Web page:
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Our View: Upping the birth rate not just about cash incentives

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Allowing far-right Elam to head up an ad-hoc House committee on demographics was always going to be a bad idea because inevitably the party was going to push racist views.

During discussions on Tuesday, rather than focus on the issue at hand, the low fertility rate, a perfectly valid topic, the party representative made a point of saying that while the local population was failing to reproduce to replacement rate, immigrants were having twice as many children.

If ethnic Cypriots are refusing to have children, someone in this country has to, and as pointed out by women’s group Pogo on Thursday, that is not the issue at all.

Figures show that in 2019, the total fertility rate was 1.33, which since 1995 remains lower than the replacement level of 2.1 and lower than the EU average of 1.55.

According to the government’s Recovery and Resilience Plan, the share of over 65-year-olds in Cyprus is around 15 per cent at present and expected to rise to around 25 per cent by 2050. The percentage of over 65s has now exceeded the percentage of people under 14, MPs heard.

The recovery plan concedes that most of social protection expenditure in Cyprus goes to pensions and healthcare, with relatively less being spent on benefits such as, family, unemployment, disability and housing, a point also made by Pogo.

MPs at Tuesday’s committee spoke of measures to support families with children such as increasing maternity leave for the second child to five months and for the third child to six months.

This may not help much in terms of persuading people to have more babies. Children are a 30-year financial commitment, if not more these days when their own prospects are so bleak, so a few more months at home after giving birth is not much of an incentive except probably for the few.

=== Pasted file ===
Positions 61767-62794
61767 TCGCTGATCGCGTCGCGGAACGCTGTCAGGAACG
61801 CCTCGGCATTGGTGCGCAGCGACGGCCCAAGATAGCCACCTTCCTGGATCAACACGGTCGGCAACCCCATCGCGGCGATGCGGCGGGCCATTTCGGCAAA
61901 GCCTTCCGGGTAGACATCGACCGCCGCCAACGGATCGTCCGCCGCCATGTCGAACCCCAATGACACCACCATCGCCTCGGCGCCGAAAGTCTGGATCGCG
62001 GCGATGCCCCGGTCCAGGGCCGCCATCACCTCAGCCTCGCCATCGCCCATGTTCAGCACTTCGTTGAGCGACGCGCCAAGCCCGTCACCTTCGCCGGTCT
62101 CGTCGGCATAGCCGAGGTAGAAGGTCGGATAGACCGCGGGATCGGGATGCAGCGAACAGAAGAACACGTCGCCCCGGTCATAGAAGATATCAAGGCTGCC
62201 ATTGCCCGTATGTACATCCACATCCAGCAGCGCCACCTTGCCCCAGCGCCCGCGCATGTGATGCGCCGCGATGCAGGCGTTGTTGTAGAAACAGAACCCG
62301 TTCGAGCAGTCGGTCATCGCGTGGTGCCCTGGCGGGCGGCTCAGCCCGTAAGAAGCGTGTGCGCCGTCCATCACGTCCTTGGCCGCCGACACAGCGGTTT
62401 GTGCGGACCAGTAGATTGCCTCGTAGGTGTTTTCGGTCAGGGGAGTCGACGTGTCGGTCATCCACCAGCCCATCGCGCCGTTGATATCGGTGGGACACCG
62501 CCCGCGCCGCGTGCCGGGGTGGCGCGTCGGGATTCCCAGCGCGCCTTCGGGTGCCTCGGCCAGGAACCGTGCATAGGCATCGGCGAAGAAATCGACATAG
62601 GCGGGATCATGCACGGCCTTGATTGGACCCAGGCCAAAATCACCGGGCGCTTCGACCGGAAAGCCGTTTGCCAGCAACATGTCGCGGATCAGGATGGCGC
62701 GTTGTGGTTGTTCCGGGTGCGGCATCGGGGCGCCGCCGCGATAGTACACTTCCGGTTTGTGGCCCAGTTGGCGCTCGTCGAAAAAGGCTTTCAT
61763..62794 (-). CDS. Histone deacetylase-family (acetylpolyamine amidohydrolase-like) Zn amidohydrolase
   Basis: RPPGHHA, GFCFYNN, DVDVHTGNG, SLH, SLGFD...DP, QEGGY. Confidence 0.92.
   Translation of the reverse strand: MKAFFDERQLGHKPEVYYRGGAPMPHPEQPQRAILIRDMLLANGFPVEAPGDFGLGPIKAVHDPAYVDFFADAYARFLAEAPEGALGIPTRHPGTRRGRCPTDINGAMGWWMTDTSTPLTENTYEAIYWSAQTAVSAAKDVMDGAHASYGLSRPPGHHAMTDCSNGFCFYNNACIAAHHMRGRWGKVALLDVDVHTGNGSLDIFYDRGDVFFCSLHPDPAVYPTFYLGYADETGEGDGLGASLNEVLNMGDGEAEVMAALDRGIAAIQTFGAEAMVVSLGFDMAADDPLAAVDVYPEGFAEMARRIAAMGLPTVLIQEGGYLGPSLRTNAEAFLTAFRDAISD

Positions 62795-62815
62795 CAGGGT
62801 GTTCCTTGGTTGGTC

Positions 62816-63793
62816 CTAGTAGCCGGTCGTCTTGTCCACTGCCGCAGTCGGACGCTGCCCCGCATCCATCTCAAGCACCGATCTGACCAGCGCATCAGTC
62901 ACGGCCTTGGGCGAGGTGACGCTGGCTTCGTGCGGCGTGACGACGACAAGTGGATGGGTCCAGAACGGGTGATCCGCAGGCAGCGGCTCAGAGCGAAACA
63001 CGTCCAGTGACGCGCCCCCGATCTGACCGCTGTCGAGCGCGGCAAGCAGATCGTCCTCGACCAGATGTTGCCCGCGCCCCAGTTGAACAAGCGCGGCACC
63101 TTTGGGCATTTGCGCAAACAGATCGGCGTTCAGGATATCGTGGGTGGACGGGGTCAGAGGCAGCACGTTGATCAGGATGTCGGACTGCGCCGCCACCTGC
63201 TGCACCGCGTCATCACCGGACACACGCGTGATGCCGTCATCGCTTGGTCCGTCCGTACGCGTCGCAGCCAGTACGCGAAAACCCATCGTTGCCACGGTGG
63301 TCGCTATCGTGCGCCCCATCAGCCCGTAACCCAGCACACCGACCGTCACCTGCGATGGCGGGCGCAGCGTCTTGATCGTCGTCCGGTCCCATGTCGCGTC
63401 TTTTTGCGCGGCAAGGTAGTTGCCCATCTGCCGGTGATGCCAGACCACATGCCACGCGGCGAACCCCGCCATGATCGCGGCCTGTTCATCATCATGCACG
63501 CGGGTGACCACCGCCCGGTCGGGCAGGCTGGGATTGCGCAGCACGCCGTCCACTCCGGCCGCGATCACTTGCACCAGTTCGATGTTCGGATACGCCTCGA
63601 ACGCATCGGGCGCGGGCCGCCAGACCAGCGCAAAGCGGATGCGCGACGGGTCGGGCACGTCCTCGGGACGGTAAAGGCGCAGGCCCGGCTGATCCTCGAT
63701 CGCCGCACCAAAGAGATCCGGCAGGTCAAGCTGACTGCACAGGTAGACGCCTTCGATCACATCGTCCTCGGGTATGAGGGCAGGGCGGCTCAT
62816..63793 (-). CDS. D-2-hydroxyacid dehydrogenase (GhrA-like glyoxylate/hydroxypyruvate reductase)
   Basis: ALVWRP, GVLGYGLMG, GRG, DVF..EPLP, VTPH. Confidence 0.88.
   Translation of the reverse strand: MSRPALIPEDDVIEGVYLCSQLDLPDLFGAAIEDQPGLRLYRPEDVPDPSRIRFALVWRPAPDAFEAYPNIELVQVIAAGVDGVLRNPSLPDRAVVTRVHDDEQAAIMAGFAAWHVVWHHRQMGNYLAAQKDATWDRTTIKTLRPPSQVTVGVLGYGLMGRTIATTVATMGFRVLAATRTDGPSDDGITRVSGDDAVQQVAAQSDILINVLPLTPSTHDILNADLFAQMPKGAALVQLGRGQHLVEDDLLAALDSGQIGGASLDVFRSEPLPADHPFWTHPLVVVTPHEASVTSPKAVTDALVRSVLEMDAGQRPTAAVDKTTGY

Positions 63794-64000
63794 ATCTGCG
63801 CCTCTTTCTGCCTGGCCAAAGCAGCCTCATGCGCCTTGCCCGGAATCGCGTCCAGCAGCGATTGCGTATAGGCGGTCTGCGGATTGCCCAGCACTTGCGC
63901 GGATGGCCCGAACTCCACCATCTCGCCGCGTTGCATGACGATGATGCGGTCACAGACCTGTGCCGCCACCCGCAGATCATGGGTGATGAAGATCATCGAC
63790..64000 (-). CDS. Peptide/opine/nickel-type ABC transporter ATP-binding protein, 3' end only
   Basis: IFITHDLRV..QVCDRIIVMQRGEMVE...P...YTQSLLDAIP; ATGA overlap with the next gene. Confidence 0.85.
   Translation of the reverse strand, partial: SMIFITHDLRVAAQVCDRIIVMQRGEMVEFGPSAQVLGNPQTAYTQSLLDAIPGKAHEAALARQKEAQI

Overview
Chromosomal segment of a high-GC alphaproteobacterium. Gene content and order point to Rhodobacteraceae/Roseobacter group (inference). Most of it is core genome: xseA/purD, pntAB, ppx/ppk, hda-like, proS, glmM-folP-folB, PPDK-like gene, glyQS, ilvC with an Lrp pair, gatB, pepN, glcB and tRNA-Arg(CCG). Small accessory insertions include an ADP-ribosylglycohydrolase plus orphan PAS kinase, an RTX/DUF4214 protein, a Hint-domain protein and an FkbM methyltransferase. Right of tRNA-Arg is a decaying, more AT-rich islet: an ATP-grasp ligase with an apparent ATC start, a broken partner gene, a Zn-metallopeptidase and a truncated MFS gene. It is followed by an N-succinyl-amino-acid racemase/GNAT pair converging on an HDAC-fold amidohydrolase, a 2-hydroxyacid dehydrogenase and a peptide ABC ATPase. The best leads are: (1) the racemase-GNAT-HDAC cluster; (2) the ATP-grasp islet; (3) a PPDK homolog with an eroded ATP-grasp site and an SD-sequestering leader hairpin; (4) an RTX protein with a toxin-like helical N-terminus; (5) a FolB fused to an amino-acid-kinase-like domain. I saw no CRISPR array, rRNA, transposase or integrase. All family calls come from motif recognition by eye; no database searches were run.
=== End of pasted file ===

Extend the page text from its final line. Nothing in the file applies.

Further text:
People today are not having children for all sorts of reasons so it’s not simply an issue of money. There is a huge shift in mentalities occurring when it comes to what once seen as the natural progression of life.

Many couples today see children as a cramp on their lifestyles or careers. Either that or they don’t want to bring a child into a troubled world. Climate change advocates don’t want their children to live on a destroyed planet. Some of them say children have a large carbon footprint and contribute to overpopulation.

These are the unique issues troubling young people in the Western world today, even though combined, Europe, North America and Oceania account for only 15 per cent of the global population of 7.8 billion. Every other continent continues to reach or exceed replacement levels.

In the West at least, we seem to be heading towards a world that undervalues having children and has scant use for the elderly, reducing them to statistics and classing them as burdens on resources. But without the very young and the very old, society would be much poorer. It is from these two demographics, through the family structure, that we learn lessons in patience, understanding, empathy, forgiveness, kindness and tolerance.

If Cyprus wants more children, it will have to look thoroughly at why fewer people want to have them. If it’s due to a change in values then offering a few paltry cash incentives is not going to reverse the trend.

 

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